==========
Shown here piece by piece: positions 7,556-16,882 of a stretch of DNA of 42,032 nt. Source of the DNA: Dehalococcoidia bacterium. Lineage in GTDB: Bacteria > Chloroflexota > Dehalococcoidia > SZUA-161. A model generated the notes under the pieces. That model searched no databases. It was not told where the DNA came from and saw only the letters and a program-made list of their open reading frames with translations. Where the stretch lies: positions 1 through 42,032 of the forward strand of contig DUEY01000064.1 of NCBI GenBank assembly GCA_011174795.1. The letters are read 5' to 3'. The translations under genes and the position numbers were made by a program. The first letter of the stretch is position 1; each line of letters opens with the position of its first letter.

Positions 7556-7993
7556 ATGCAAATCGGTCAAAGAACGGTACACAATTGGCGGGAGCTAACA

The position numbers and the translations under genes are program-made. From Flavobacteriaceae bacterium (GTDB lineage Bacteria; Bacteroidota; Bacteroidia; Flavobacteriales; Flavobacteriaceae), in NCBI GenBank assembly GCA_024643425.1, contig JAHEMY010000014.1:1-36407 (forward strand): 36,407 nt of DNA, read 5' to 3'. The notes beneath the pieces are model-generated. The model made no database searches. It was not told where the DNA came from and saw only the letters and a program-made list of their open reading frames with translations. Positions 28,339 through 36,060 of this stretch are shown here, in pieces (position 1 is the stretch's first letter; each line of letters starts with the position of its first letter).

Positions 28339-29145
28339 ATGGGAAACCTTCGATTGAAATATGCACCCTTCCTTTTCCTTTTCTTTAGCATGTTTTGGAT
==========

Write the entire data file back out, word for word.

Shown here piece by piece: positions 7,556-16,882 of a stretch of DNA of 42,032 nt. Source of the DNA: Dehalococcoidia bacterium. Lineage in GTDB: Bacteria > Chloroflexota > Dehalococcoidia > SZUA-161. A model generated the notes under the pieces. That model searched no databases. It was not told where the DNA came from and saw only the letters and a program-made list of their open reading frames with translations. Where the stretch lies: positions 1 through 42,032 of the forward strand of contig DUEY01000064.1 of NCBI GenBank assembly GCA_011174795.1. The letters are read 5' to 3'. The translations under genes and the position numbers were made by a program. The first letter of the stretch is position 1; each line of letters opens with the position of its first letter.

Positions 7556-7993
7556 ATGCAAATCGGTCAAAGAACGGTACACAATTGGCGGGAGCTAACA

The position numbers and the translations under genes are program-made. From Flavobacteriaceae bacterium (GTDB lineage Bacteria; Bacteroidota; Bacteroidia; Flavobacteriales; Flavobacteriaceae), in NCBI GenBank assembly GCA_024643425.1, contig JAHEMY010000014.1:1-36407 (forward strand): 36,407 nt of DNA, read 5' to 3'. The notes beneath the pieces are model-generated. The model made no database searches. It was not told where the DNA came from and saw only the letters and a program-made list of their open reading frames with translations. Positions 28,339 through 36,060 of this stretch are shown here, in pieces (position 1 is the stretch's first letter; each line of letters starts with the position of its first letter).

Positions 28339-29145
28339 ATGGGAAACCTTCGATTGAAATATGCACCCTTCCTTTTCCTTTTCTTTAGCATGTTTTGGAT